Classroom Technology

AI Can Coach Teachers. Here’s How It Works

By Sarah Schwartz — June 14, 2023 4 min read
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Chalk up another entry on the list of jobs that artificial intelligence might be able to take on in schools: instructional coaching.

New research shows that receiving feedback from an AI observer prompts teachers to engage more deeply with students during class—leading them to more regularly acknowledge student contributions and encourage their questions.

The new study took place in an online course with adult learners. But the researchers say that the AI feedback tool could have a place in K-12 classrooms too, a way of providing more consistent feedback to teachers than one or two coaches would have time for.

Some organizations are already piloting a similar strategy with tutors. Saga Education, a tutoring nonprofit that works with school districts, has partnered with researchers at the University of Colorado Boulder to develop an AI trained on guidelines of effective tutoring that can assess sessions based on those markers.

Still, adapting the tool used in this study for a school setting would require careful consideration about how it could be best deployed, and who would have access to observation data, said Dora Demszky, an assistant professor of education data science at Stanford’s Graduate School of Education, and the lead author on the paper.

Many teachers already juggle dozens of tech tools in the classroom, she added.

“We don’t just want to add one more thing to that, and for it to feel as a burden rather than something that supports them,” Demszky said.

What AI coaches can do

Instructional coaching is different from other types of professional development that teachers receive. Instead of a one-off general lecture, teachers get tailored feedback on their practice from a trained observer.

But this kind of support requires time and resources. Not every school or district has instructional coaches—and even when they do, many teachers may only see them a few times a year. AI presents a possibility here: The chance to get more regular feedback at a much lower cost.

The researchers, led by Demszky’s team at Stanford University, developed an AI tool that would read and analyze transcriptions of recorded class sessions, called M-Powering Teachers.

They trained the tool to look for teachers’ uptake of student contributions in the transcripts—instances when the teacher acknowledges and validates students’ ideas during class discussions or in response to teacher prompts. This kind of discussion that elevates student voice has proved hard to improve through interventions.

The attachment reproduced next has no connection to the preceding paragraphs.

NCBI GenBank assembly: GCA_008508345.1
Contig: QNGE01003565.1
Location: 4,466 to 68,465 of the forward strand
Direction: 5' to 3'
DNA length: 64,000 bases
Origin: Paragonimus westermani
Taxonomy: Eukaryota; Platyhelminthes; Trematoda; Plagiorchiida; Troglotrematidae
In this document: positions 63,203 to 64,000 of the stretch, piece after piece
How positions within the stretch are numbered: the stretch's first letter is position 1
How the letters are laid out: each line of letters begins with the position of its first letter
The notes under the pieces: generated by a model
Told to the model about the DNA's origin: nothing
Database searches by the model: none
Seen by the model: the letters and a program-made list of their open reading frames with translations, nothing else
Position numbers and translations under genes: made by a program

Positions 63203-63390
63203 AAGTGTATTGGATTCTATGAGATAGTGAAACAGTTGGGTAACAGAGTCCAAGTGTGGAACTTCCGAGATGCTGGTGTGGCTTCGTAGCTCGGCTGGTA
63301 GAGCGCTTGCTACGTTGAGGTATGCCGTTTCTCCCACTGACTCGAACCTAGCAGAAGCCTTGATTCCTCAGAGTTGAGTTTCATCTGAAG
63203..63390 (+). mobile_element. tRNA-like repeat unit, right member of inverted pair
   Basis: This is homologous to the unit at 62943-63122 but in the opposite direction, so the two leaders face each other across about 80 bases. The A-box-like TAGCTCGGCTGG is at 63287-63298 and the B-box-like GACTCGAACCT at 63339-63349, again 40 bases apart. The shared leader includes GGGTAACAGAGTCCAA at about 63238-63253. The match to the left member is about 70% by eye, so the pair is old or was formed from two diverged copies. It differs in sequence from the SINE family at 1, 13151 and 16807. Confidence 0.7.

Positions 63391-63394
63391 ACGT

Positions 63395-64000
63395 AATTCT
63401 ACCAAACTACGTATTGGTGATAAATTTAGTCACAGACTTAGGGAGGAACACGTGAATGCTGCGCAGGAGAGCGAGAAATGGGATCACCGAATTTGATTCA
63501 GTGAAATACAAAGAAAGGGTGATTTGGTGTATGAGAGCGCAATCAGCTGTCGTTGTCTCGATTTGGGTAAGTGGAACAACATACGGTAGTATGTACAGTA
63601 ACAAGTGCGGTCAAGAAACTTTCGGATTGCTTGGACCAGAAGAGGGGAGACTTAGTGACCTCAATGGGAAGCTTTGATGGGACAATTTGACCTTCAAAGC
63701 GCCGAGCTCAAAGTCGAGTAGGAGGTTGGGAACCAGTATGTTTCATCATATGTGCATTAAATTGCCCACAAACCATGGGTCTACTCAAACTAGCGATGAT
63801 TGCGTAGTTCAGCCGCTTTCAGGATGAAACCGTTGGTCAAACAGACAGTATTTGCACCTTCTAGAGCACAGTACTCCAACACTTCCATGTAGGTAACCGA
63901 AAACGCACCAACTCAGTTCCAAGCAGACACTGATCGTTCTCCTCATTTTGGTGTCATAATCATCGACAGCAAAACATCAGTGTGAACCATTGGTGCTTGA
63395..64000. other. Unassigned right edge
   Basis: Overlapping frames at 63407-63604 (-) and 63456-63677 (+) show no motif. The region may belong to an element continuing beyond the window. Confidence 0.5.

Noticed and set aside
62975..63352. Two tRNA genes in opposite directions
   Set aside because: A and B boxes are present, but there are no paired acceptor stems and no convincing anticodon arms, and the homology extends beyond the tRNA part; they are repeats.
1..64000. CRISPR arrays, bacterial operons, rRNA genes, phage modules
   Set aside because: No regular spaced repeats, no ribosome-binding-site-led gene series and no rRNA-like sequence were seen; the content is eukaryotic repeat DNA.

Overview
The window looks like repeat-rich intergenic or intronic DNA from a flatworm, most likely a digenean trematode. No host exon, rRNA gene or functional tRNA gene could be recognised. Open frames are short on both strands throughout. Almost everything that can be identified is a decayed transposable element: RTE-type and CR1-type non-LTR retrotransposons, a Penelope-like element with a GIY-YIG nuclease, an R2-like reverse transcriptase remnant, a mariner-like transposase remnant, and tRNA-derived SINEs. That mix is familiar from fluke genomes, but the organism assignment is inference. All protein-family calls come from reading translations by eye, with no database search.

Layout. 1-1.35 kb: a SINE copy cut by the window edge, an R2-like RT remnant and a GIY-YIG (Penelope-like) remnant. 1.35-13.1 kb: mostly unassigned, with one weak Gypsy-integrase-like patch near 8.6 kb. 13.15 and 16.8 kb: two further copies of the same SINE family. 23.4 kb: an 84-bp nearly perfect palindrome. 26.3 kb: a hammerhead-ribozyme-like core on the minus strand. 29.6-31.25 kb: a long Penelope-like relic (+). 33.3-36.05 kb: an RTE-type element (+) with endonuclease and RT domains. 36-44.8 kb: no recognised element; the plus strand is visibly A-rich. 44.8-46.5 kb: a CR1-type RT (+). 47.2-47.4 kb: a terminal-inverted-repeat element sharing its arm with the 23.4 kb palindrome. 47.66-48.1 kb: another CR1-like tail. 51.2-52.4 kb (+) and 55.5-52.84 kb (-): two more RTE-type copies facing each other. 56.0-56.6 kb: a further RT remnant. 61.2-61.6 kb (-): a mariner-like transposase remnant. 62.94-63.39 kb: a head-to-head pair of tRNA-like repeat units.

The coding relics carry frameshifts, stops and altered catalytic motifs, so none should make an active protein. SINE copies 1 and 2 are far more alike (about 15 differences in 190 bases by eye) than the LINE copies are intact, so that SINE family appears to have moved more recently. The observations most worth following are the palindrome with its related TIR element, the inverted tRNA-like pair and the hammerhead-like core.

The study took place in a 5-week online coding course administered by Stanford, serving more than 10,000 students from across the world. The 1,136 instructors were divided into two groups—one that received reminder emails to check the feedback from M-Powering Teachers, and one that didn’t receive these prompts.

Instructors who checked the feedback at least once improved their engagement with students’ contributions by 13 percent compared to the control group.

Students whose teachers looked at the feedback were also more likely to say that they were satisfied with the course, though it’s unclear whether this was directly a cause of the prompts or due to some other factor.

Demszky and her colleagues are now building an open-source version of M-Powering Teachers available for other researchers to use.

Getting a tool like this into schools could be a force multiplier for coaching, said Taylor Jacobson, a 5th grade teacher at Glenwood Elementary School in Virginia Beach, Va.

“My reading coach—love her to death, but we have over 1000 students in my school,” Jacobson said. “She’s spread very thin.”

Ideally, Jacobson said, a coach could analyze feedback from a tool like M-Powering Teachers, giving them the ability to identify trends over time without having to sit in on dozens of classes.

Insights into how teachers validate student contributions is especially important now, said Liz Matheny, a teacher specialist for innovative learning in Frederick County schools in Maryland.

“It takes a lot of confidence for a student to actively participate in class like that, and I think some of our students struggle with that post-COVID,” she said.

‘It’s not perfect’

There are challenges to bringing something like M-Powering Teachers into the classroom, the researchers note.

First, the technical challenge: It’s harder to set up and manage recordings in a physical classroom than in an online setting. Speech recognition tools struggle in noisy settings, and they aren’t as accurate with voices that don’t speak Standard American English, the researchers write.

But there are ethical and privacy considerations, too. The tool could be especially useful for new teachers, who are still learning the craft, Matheny said. But she wouldn’t want to see a recorded mistake used against a teacher, she said.

“I could also see the recording taken out of context,” Matheny said. “There would need to be clear guidelines about who would have access to the recording and its use.”

Demszky emphasized that the feedback isn’t designed to be used in a punitive way. M-Powering Teachers gives suggestions and strategies about how to improve, not an evaluation, she said.

These concerns predate AI coaching. Questions about how feedback would be used, and whether it could penalize teachers, have swirled around video observations and tech-enabled real-time coaching.

The tool also isn’t foolproof, Demszky cautioned. It can make mistakes, like other AI that processes and analyzes human language.

“Because it’s not perfect, we wouldn’t want it to be used in any high-stakes decisionmaking,” she said.


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